9. A system according to claim 8, in which the cover lifter on each side of the sail comprises a sheet of fabric.

10. A system according to claim 8, including closure means located at the top edges of the cover sides and adapted to fasten them together when the sail and cover lifters are furled therewithin, the lower portions of the cover lifters being attached to the cover sides inboard of the closure means.

11. A system according to claim 8, in which the cover lifters are attached to the sail at locations whereby the cover sides and lifters lie substantially against the sail when the sail is fully raised.

Description:

BACKGROUND OF THE INVENTION

This invention relates generally to systems for handling sails, including reefing and furling. More particularly, it concerns self-contained systems suitable for use with sails having battens of any desired length extending from the leech part way or the full distance to the luff, providing controlled folding and furling of the sail with minimum labor.

Sail covers have been provided for sails furled to a boom to protect them from the weather and the damaging effects of ultraviolet light from the sun. Such covers are usually separate and must be attached to the boom when in use. These covers serve no function during the reefing or furling of the sail.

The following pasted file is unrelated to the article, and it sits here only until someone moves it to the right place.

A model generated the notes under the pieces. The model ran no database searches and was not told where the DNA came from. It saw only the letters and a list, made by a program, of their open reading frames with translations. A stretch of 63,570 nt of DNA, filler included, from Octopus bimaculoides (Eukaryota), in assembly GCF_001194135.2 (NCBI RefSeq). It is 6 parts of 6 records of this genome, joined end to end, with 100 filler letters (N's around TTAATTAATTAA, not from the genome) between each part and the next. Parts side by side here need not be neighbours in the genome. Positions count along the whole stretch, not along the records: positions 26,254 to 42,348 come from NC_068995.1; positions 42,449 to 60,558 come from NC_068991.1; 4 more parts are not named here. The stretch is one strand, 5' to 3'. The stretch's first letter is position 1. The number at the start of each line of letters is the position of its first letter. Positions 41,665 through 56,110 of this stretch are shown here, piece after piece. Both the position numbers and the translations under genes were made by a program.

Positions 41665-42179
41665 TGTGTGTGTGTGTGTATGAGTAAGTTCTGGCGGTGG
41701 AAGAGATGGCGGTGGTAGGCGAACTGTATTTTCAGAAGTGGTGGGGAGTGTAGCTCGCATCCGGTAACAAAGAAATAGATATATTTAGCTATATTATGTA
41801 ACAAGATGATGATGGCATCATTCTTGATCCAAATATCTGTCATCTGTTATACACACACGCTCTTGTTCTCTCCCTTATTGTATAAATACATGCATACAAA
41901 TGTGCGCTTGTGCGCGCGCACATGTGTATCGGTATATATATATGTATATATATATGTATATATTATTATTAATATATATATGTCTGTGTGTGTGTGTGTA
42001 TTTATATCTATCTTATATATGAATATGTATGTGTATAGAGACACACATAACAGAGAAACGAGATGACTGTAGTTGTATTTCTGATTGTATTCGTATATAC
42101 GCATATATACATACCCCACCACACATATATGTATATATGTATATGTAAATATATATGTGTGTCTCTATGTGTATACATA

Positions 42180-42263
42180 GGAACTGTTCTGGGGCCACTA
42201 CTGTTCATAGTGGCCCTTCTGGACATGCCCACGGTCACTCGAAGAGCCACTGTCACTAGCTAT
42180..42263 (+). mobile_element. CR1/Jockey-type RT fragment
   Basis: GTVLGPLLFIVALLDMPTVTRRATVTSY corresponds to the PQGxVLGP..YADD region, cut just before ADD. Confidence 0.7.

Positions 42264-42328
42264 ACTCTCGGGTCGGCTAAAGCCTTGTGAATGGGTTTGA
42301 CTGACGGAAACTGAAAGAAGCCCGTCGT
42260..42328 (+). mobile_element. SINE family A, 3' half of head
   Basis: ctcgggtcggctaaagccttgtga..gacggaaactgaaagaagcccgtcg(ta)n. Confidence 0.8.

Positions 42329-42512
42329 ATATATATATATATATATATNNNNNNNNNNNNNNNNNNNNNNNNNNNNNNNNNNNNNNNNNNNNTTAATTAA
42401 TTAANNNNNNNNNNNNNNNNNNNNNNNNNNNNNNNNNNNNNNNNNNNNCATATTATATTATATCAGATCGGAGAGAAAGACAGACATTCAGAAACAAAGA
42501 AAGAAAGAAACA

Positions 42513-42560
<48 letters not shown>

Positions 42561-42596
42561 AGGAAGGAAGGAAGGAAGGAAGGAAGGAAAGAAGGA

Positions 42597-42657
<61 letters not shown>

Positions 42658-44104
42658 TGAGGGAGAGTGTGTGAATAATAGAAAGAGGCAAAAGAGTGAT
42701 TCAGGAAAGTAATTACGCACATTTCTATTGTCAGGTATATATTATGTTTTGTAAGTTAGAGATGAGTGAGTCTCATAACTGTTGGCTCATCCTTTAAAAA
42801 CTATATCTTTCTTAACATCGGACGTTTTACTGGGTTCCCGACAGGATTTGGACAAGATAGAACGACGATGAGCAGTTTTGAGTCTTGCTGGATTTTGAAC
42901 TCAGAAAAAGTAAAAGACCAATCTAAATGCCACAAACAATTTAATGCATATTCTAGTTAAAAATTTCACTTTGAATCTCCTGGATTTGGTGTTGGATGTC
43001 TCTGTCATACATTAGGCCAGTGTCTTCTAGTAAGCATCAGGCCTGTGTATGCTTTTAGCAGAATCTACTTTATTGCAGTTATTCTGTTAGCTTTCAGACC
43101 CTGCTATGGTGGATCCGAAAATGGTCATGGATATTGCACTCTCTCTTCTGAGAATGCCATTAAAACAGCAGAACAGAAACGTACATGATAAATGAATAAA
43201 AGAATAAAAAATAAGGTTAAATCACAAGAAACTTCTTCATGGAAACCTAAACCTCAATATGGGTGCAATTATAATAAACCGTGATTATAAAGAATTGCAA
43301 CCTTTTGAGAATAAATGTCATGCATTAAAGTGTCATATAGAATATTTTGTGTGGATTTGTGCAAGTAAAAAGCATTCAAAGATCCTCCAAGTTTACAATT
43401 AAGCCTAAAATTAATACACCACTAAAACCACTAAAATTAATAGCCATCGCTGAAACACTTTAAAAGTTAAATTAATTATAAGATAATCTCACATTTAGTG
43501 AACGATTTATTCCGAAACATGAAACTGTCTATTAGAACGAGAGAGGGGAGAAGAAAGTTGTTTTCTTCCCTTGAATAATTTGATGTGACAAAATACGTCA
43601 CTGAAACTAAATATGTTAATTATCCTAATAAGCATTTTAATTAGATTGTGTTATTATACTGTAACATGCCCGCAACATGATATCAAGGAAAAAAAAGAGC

Sail covers have also been incorporated into the luff portion of sails, in which case the sail is furled against the mast progressively from top to foot. This requires the outhaul to be eased off and effectively prohibits the use of battens of any length.

It is a principal object of this invention to provide an improved sail handling system in which a sail cover is structurally combined with the sail in a non-interfering location while under way, but is adapted for readily receiving the furled or reefed parts of the sail when required.

A second object is to provide a system adapted for reefing and furling sails having full length battens, allowing the battened sail to drop into a cover without obstruction.

A third object is to provide means for controlling the furled sail as it drops into the cover, thereby allowing it to fold in a uniform, compact manner.